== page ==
"They do not know it, but they are doing it," Slovakian philosopher Slavoj Zizek invoked Karl Marx's (Das Kapital) to explain Ideology. But how much violence does the Communist theory really warrant?
Of course, the Indian Communist party officially distanced itself from the Calcutta Thesis long back, gave up on the hardline politics to shoehorn itself into the democratic framework, and contested elections and won. However, there were fractions within the party, who felt betrayed by the revisionist tendency within the Red party.
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Naxalism, Maoism, and other radical splinter groups are a byproduct of circumstances as much as the Communist Party's failure to think beyond its by-the-book ideology and snobbish intellectualism.
Communism, at its heart, is a call for change, a mass movement of resistance, and armed struggle is part of the deal.
But by adopting this strategic line, did the party compromise on it's raison d'etre'? And when in power, does the red party go by a different playbook? Is power too much to handle for the party?
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The history of Communism certainly offers a lesson or two. Salvador Allende, Josef Stalin, Nicolae Ceausescu, and Pol Pot, among others, turned their countries into Animal Farms. While in power, they danced to a different tune. Be that as it may, Marxism is far from done.
The rise of Syriza and Podemos, in Greece and Spain — two countries that mulled over Euro exits — shows how Communism suddenly gets a second wind in times of crisis.
How the cloud of fear slowly drifts aways to reveal a silver lining — the substance of things hoped for and evidence of things not seen. So much for the history of Communism.
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Kerala had the first democratically-elected Communist party in office in India. But it didn't happen overnight, Communists were hounded out in McCarthyist style.
The witchhunts saw many comrades becoming martyrs; but the government's efforts to quell the underground movement ended up leveraging it. The unwashed masses began to organise themselves under the Communist umbrella, and guided by the intellectual vanguard, the Communist movement suddenly picked up momentum.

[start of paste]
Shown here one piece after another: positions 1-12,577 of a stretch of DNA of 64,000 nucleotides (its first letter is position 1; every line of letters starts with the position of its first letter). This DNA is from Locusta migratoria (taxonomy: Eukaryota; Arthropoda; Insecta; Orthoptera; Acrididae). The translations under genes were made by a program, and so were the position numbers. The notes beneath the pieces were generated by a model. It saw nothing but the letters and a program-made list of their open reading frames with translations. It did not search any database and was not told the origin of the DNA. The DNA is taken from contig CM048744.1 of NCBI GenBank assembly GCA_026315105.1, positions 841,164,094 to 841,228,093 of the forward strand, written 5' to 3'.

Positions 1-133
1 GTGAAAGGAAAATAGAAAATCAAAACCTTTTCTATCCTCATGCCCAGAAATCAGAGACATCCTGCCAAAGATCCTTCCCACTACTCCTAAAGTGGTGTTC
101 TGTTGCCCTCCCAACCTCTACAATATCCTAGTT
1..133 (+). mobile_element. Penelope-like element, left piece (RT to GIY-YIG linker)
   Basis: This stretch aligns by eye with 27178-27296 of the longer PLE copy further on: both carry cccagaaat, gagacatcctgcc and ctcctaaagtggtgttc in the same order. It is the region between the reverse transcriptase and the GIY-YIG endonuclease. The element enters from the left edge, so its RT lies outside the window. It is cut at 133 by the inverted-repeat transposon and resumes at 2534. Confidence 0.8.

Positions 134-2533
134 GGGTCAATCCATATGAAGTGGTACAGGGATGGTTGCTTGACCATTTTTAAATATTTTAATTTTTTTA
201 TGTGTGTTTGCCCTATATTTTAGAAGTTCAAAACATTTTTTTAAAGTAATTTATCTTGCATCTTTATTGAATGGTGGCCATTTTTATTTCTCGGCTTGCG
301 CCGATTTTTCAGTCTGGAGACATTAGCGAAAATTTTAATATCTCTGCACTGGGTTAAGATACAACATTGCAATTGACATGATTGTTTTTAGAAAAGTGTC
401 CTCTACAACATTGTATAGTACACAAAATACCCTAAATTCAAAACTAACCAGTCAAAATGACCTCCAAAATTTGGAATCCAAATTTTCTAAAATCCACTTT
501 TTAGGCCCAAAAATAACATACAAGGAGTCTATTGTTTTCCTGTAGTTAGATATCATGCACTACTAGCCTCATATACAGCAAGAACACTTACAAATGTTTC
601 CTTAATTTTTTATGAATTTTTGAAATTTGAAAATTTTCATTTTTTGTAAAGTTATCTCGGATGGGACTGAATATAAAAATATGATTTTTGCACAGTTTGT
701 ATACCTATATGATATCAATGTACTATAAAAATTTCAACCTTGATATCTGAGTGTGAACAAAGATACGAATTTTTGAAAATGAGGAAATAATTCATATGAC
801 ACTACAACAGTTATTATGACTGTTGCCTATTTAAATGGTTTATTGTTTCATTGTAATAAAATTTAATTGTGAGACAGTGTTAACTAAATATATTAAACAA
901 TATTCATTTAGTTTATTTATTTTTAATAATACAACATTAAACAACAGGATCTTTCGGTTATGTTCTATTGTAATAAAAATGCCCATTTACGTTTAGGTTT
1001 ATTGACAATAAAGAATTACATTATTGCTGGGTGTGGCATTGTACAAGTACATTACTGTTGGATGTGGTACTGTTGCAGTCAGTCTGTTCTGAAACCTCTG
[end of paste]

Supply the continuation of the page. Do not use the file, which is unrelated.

The revolution ended up in the Communist party taking over power in the state of Kerala, in 1957. The party brought radical changes by passing the land reformation, education bill among others.
It looked like Communism was here to stay in the southern tip of India. But things started going south once the liberation struggle — led by the Catholic church, Nair Service Society and Indian the Union Muslim League — inspired a groundswell of protest against agrarian reform, and the education bill of the first Communist government across the state. The EMS Namboodirippad-led Left government was dismissed in the aftermath in 1959.
Kerala Chief Minister Pinarayi Vijayan was 14 years old when the first democratically-elected Communist government sank.
Pinarayi is a small village near Parapram in Kannur district where the Communist party held its first-ever meeting. EMS, Krishna Pillai and other major Communist leaders took part in the meeting. So in a way, Pinarayi's long walk to the helm of the Communist party and the state of Kerala was driven by historical necessity.
He comes from an agrarian family with a Communist background. In an interview for People's Channel, he opened up about his childhood; how he warded off his fear of spirits.
He took it upon himself to do away with the fear by going to funerals and sometimes touching the dead body. The fear of corpses slowly fell away. The habit of fighting fire with fire was instilled in him from a very young age. It goes without saying, resorting to the politics of fear to stop him in his tracks will be counter-productive.
Pinarayi Vijayan is known for putting his foot down for the causes he believes in. Be it calling Thamarassery Bishop Paul Chitilapally a wretched creature, or dismissing Kanthapuram's 'holy relics' fraca, or taking on the RSS in the Mangalore rally, Pinarayi always means business.
Pinarayi is a hard taskmaster, and has been through the mill. Violence is not the way to engage him. He believes in giving respect to people when the opposite side commands it.
CK Chandrappan, a former CPI leader, had often criticised Pinarayi's ways. But every time, Pinarayi took it in the right spirit.
Communism runs deep in Kerala's soil. So, opposition, be it religious or political, is better off taking Communism on at the level of ideology and through democratic means. Because at the heart of it, Communism is a religion too.